The Hidden Dangers of Teen Vaping
Most consumers are unaware of the potential risks of vaping. Researchers suggest that vaping was meant to be used as a cessation method for people seeking to quit regular cigarettes. Today, many e-cigarette advertisements claim that vaping is a healthier solution. Yet, tobacco companies appear oblivious of any future health consequences. Contrary to what is being promoted, vaping in any form may be harmful to bystanders and the environment. Research revealed that the fumes from vaping devices contain carcinogens and other harmful chemicals that may contribute to the development of various cancers. In fact, not all, but most e-cigarettes (vape pens, e-hookahs, etc.) contain nicotine, which makes smoking them addictive.
According to the International Journal of Hygiene and Environmental Health, there are currently no regulations on e-cigarettes, which have become a billion dollar business. The lack of regulations allowed teens to easily access vaping products. Since e-cigarettes have arrived on the market, the increase in e-cigarette uses by youth has reached epidemic status. A recent Surgeon General’s report revealed a 900% increase in e-cigarette use among adolescents since the products became available in United States in 2007. Today more than 3.6 million middle school and high school students are consuming e-cigarette products.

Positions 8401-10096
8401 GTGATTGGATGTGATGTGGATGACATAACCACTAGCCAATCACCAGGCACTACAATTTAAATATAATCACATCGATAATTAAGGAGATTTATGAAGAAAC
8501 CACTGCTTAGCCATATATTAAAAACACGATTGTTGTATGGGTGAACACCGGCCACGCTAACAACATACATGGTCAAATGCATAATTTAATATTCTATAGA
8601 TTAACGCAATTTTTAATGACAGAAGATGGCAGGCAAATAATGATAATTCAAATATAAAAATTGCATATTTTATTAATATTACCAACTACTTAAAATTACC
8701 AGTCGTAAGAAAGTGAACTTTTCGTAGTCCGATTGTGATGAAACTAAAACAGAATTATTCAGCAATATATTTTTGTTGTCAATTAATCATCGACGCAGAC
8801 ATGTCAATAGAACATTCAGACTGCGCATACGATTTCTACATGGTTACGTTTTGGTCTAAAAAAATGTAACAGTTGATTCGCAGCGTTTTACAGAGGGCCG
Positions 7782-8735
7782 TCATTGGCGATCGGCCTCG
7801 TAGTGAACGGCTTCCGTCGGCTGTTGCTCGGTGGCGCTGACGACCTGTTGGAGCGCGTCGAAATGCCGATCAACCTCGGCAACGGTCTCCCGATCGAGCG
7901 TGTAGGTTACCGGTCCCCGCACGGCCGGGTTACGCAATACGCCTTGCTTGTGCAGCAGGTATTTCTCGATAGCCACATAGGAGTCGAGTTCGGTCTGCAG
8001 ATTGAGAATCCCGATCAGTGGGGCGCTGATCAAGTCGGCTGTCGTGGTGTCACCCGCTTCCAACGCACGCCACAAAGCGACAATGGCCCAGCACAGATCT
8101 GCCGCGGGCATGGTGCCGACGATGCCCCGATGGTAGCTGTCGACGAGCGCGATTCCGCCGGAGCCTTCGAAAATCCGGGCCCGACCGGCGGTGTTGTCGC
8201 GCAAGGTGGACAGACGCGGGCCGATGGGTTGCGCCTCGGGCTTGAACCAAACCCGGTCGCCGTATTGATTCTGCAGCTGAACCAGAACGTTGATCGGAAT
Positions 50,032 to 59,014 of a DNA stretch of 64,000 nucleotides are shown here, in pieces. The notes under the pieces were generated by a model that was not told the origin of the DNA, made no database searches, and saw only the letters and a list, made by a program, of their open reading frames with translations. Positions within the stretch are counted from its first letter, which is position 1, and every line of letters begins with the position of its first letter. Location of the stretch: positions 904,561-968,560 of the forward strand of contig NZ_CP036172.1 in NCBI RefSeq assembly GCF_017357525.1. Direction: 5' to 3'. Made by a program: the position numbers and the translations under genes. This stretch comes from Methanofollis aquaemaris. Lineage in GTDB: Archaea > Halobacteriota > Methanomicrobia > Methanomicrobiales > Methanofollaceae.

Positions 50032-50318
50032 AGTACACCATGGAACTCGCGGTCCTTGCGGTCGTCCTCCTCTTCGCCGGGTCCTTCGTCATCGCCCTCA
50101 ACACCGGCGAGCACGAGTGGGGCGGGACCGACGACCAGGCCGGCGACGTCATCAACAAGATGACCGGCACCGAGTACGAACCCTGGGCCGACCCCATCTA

E-cigarette manufacturers deliberately create products in colorful and flavorful packaging to entice young people. These suppliers have also marketed products that make it easy to conceal their use. One of the most popular e-cigarette among teen users is called “JUUL.” This device is shaped like a USB flash drive, and allows teens to secretly consume products at home and even at school. The teen simply inserts a pod, which often contains as much nicotine as a pack of regular cigarettes. Another issue often seen in my practice is teens and young adults using THC oil in their vaping devices. Unfortunately, many teens vape marijuana and other nicotine products and are able to do so without being detected.
The Surgeon General reported that any length of time young people invest in vaping is detrimental to their health. Researchers agree that the human brain continues to develop until age 25, and vaping may negatively impact the health of these young consumers. Additionally, proponents are concerned that many youth may eventually smoke regular cigarettes or experiment with other illicit substances.
As a precaution, the Surgeon General has initiated a national Campaign to inform parents and their children about the harmful effects of vaping. However, in order to fully combat this issue everyone’s support is necessary. Families, teachers, community leaders and healthcare providers also have an important role to play. There are numerous resources available to help us in our quest. You can start by downloading the Surgeon General’s tip sheet for parents, Talk With Your Teen About E-cigarettes, at https://e-cigarettes.surgeongeneral.gov/.